Morgan Earp (Apr. 24, 1851-Mar. 18, 1882)
If you want to see something of what I am talking about you should click one of the old west historical discussion groups on the right side of this blog. A lot of those guys have really dedicated themselves to either supporting or debunking the Wyatt Earp history and legend. Some of those discussions get really heated. Those personalities dedication to supporting or debunking may be more interesting that the Wyatt himself. Someone should write a book about the authors and researchers of Wyatt Earp!
In other words, Wyatt Earp is cool, but obsessing over him at the expense of other persons and other histories is not something you will see me do. The one thing that I have found more interesting about Wyatt Earp is he went to so many locations that I have lived near or gone to. Then, those I have not been too, I have relatives that have lived near them. I mentioned the movie Warlock a few entries ago in that it is the Wyatt Earp legend turned around with different names. Henry Fonda hires himself out as a marshal and drifts from town to town. Wyatt Earp is the drifter model in western cinema.
I needed to get some of that out of the way before I talk about the person this really is about. Morgan was the younger brother. He was one of the participants at the Gunfight at the OK Corral. Rather than rehash that story let me just refer to the wikipedia entry for anyone that doesn't really know much about it. Also, the movie Tombstone is pretty good in this regard if you want the background, the gunfight, and including what this entry is about. A picture of Morgan taken from The Earp Clan: The Southern California Years by Nicholas R. Cataldo (and like a lot of old west pictures this one is disputed):
A few months later Virgil Earp was shot in the streets of Tombstone, AZ. He was injured, but survived. Another entry, next time. Unfortunately, Morgan was not so lucky. He was shot while playing pool with brother Wyatt at Campbell and Hatch Billiard parlor on Tombstone's Allen Street around 10pm on Saturday, March 18, 1882. He was killed.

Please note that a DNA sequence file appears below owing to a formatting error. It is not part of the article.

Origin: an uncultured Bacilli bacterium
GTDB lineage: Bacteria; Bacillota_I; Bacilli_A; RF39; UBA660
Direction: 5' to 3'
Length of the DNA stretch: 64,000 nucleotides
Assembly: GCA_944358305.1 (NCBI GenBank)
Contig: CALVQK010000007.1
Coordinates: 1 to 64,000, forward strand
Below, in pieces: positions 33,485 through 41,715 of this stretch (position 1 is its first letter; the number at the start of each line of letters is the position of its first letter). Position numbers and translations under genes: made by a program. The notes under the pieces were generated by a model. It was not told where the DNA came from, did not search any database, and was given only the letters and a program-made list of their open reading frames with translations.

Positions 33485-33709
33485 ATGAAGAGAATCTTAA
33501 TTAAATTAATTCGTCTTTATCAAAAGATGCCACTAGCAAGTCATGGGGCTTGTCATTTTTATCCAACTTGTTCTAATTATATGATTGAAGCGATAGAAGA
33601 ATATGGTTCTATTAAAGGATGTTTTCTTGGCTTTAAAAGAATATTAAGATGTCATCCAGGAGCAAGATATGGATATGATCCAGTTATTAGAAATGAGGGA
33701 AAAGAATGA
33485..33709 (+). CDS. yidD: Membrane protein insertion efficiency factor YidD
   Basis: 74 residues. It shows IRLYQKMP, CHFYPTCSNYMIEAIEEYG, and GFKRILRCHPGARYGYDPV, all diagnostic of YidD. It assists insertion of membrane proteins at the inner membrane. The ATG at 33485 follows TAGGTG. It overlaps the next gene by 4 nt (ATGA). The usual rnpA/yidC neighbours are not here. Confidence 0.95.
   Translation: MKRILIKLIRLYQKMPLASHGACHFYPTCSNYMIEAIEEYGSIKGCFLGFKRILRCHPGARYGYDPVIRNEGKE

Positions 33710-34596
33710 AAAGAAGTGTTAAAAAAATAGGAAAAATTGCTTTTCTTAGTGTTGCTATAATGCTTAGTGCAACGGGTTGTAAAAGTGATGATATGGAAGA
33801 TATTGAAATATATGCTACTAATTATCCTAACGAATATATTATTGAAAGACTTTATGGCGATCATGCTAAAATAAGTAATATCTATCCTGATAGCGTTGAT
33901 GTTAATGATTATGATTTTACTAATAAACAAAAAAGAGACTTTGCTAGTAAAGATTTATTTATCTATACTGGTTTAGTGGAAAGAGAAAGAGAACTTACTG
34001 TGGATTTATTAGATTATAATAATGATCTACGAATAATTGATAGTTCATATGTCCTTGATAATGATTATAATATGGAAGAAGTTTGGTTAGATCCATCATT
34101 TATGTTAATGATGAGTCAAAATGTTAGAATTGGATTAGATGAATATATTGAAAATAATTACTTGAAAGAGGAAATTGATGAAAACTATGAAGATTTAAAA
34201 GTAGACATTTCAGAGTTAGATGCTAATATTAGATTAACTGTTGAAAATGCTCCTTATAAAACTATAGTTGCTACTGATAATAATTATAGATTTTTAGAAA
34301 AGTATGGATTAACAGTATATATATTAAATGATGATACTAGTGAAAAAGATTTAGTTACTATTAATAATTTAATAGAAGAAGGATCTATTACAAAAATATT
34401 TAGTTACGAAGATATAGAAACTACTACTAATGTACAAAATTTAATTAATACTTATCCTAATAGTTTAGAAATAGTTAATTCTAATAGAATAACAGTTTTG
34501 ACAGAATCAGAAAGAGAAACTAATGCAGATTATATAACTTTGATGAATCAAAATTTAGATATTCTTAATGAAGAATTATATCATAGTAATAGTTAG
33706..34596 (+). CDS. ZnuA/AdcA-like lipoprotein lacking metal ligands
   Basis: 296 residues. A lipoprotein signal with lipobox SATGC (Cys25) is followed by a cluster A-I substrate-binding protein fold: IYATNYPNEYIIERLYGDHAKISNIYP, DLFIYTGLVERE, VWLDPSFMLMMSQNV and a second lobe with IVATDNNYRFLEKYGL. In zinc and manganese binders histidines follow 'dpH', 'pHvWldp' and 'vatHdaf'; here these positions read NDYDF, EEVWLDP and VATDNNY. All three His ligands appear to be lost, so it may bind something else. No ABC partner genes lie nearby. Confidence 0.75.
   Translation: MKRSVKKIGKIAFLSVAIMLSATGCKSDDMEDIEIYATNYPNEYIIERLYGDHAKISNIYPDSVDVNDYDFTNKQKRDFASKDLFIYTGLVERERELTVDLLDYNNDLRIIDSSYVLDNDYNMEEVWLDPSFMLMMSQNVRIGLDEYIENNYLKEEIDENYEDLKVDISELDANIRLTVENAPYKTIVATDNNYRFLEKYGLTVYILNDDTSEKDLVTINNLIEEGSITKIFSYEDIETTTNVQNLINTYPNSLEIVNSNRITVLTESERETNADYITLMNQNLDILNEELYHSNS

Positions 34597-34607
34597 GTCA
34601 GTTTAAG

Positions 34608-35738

Wyatt Earp sent his brother's body back to the family in Colton, CA. Originally, it was buried near Slover Mountain, but the Southern Pacific Railroad was found to have the right away through the cemetary area. So, in 1892 the remains were sent to the new Hermosa Cemetery. Here is the tombstone dedicated in his honor:
I do not want this to be a major issue. It really isn't because I understand the spirit of why it was put there. This tombstone was added in 1991. It says U.S. Deputy Marshal. There isn't any evidence of Morgan having that authority. It would take some time to explain the difference between a sheriff, city marshal, and a federal marshal; it was actually one of the problems related to what happened in Tombstone, AZ. Virgil was given this status in Tombstone. Wyatt would get the status later after Virgil was shot. Wyatt could have deputized Morgan (and others like Doc Holliday), but Morgan did not have the actual status giving by the local U.S. Marshal Dake. I don't want to sweat the small stuff, but just in case someone sees the above and is puzzled.
Slover Mountain Cemetery area would be the near the moundlike structure in the middle right of the picture. That would be where the body originally was until it was sent here in 1892.
So, next time you read about Wyatt Earp or see movies, like Tombstone, this was the ending location for Morgan Earp. For me, I get a kick out of this only being less than an hour from where I live. It is amazing to be standing over the gravesite of a man who was a participant of the most well known gunfight in the west, but also seeing what caused Wyatt Earp to go on his vendetta ride against the cowboys! A classic case of, "I will avenge you!"
One final note. I actually know of a bunch of gravesites of historical persons, as well as, movie celebrities. That is part of location hunting. It is not something I talk about too much because I think being obsessed with gravesites is a tad morbid. I will on occasion try to find some of them, but it is not something I try to make a habit of. Some are unique and personal to me too. Once in a while I might mention or show one, but it isn't something you will see me posting too many of.
For more on the Earps during their time in California check out The Earp Clan: The Southern California Years by Nicholas R. Cataldo (2006).